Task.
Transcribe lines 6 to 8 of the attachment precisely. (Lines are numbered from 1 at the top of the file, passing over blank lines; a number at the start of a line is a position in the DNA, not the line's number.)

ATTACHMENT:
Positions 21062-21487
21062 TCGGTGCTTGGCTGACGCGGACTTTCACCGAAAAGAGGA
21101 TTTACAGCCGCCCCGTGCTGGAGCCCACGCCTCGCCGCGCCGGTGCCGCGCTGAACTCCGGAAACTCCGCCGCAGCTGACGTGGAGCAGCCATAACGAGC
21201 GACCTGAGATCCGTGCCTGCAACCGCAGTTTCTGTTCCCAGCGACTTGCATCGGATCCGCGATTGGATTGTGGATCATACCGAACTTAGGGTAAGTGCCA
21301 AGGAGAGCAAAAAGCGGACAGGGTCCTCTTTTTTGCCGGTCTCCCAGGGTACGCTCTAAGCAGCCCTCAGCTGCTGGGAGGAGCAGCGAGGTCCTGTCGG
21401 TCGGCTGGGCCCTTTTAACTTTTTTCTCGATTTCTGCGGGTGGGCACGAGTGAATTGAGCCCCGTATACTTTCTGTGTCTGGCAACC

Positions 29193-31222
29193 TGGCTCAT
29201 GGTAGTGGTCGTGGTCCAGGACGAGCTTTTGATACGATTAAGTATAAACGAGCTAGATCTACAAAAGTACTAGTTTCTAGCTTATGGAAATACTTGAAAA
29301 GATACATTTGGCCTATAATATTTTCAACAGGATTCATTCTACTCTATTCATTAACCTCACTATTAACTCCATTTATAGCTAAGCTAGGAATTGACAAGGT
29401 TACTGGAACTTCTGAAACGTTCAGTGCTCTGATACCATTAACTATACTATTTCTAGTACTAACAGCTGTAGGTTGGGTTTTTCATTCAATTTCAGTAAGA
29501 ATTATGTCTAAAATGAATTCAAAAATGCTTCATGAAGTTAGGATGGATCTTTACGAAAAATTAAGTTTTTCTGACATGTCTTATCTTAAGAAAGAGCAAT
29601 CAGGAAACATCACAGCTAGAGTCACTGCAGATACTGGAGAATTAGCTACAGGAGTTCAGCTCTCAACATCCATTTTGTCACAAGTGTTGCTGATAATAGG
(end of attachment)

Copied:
21401 TCGGCTGGGCCCTTTTAACTTTTTTCTCGATTTCTGCGGGTGGGCACGAGTGAATTGAGCCCCGTATACTTTCTGTGTCTGGCAACC

Positions 29193-31222
29193 TGGCTCAT